The trim breast and a cute little croquette of leg meat may have lacked the splayed splendour of my effort but they were  delicious testimony to canny UK sourcing. Norfolk poussins are corn-fed and reared ethically for their short lives in Fakenham as an alterntib from importing from France. 

Lisa’s previous course of Wild Turbot feels very spoonable, foamy GBM. It’s another little marvel incorporating clam, cucumber, sea lettuce and dill in a saline-inclusive broth.

Like the whole menu, it sings of the season. I love the sorrel granita that adds a lemony counterpoint to Yorkshire Asparagus (green, from Sand Hutton I’m presuming) and basil gel but also the combo of Isle of White heritage tomato textures that lifts a perfectly seared Orkney scallop.

Amalfi lemon inspired dessert completed a satisfying meal, but could we resist the petits fours?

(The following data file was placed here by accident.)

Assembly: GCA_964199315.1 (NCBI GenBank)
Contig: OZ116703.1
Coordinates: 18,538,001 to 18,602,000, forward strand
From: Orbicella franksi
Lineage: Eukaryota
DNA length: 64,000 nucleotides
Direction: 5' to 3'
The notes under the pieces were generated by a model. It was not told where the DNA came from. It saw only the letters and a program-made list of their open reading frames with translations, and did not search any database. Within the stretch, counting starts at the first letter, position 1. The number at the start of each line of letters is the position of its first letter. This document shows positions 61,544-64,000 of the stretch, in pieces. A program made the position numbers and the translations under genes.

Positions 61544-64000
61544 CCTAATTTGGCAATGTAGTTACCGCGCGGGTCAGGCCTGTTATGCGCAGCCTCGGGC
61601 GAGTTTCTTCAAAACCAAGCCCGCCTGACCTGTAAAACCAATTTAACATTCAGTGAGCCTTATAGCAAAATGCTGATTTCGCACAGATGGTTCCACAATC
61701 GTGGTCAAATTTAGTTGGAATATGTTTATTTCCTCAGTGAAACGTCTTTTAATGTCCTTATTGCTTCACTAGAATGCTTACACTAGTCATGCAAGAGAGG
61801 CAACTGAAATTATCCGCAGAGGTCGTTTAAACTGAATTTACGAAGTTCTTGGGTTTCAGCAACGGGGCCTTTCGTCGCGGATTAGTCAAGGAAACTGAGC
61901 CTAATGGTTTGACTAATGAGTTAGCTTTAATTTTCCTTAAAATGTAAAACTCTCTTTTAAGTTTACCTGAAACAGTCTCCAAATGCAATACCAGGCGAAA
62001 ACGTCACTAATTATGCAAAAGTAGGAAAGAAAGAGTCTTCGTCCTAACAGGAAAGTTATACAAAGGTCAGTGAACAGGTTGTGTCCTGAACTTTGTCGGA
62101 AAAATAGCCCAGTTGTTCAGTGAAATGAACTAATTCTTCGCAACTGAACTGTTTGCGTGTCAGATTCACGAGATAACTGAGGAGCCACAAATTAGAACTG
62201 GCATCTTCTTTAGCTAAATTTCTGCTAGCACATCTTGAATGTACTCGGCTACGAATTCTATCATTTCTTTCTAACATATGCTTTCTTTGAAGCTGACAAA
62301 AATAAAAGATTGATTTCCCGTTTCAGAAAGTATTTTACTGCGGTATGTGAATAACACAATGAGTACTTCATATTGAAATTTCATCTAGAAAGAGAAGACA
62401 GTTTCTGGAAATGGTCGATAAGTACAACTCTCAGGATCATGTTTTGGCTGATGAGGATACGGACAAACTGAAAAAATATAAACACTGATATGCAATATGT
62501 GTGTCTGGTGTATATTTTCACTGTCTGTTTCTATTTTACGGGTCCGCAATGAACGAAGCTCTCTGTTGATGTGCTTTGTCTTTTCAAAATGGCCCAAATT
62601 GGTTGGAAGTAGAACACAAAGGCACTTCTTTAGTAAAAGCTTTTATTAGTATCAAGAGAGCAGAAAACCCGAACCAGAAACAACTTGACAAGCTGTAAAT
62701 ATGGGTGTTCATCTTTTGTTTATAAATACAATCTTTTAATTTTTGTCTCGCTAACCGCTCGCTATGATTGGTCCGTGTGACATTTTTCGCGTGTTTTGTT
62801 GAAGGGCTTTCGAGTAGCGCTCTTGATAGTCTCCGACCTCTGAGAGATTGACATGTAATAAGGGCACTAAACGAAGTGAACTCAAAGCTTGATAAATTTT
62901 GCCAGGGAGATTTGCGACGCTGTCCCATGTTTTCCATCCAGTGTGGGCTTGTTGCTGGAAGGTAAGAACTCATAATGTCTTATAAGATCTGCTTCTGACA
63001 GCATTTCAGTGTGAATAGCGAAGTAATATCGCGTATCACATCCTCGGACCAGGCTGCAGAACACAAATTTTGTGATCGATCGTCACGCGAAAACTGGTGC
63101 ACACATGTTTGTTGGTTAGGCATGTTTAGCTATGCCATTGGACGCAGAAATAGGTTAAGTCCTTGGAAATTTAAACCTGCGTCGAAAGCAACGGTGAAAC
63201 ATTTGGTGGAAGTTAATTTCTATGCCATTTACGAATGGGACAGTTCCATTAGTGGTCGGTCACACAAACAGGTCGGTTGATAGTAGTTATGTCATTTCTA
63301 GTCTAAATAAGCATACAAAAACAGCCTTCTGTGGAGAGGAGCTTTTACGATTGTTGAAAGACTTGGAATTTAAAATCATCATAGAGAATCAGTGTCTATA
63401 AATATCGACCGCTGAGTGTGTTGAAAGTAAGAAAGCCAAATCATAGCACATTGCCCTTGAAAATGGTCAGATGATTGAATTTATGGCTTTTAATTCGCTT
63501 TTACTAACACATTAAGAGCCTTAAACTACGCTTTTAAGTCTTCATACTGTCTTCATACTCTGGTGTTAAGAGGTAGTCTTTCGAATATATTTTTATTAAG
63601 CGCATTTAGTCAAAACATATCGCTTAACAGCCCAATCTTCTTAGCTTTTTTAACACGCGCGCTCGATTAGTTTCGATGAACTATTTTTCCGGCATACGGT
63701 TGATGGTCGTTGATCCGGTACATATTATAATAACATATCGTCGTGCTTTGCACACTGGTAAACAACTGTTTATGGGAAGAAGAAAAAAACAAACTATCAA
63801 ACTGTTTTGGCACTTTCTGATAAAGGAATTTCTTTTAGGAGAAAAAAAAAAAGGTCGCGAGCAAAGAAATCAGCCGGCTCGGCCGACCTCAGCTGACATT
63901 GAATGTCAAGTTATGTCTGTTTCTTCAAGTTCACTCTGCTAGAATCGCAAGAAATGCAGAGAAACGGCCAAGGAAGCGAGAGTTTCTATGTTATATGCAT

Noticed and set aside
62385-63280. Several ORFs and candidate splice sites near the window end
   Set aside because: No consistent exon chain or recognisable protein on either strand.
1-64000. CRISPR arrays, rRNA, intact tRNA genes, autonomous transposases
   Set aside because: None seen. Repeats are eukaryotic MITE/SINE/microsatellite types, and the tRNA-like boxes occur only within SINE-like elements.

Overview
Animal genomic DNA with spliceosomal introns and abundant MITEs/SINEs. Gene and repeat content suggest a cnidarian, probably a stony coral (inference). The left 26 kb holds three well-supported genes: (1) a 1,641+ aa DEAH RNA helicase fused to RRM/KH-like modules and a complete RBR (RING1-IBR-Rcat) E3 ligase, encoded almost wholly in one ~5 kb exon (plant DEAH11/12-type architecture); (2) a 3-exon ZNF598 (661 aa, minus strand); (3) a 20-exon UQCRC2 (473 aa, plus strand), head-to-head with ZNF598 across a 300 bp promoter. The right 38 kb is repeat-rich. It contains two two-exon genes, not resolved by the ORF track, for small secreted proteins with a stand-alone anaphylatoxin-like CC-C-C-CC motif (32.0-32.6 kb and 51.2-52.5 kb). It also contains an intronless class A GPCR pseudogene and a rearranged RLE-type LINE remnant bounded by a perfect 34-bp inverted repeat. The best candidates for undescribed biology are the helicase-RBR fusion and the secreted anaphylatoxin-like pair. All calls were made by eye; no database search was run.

Admirable restraint, matched to accomplished technique, culminates in a masterly pud celebrating the Amalfi lemon and Limoncello. It’s a work of art that almost convinces me tangy powders and meringue splinters are for me. Still a pretty Michelin-friendly plateful. Which bring us back to the admirable Michelin substitute delivered to us in October 2020 as an alternative to the forbidden delights of restaurant dining.

It was easily the best menu kit we encountered during lockdown. But this recent Northcote visit was proof that nothing can replace the real thing. Especially where washing up by someone else is concerned.

Northcote, Northcote Road, Langho, Blackburn BB6 8BE. 01254 240555. For information on a variety of gourmet breaks visit the website but be warned, plan ahead. They’re full up well into the autumn.

There’s a fascinating interview with Lisa Goodwin-Allen in trade magazine Supper, where she discusses the challenges that have sprung from the pandemic and lockdowns. She also sing the praises of the Norfolk Poussin! Read it here.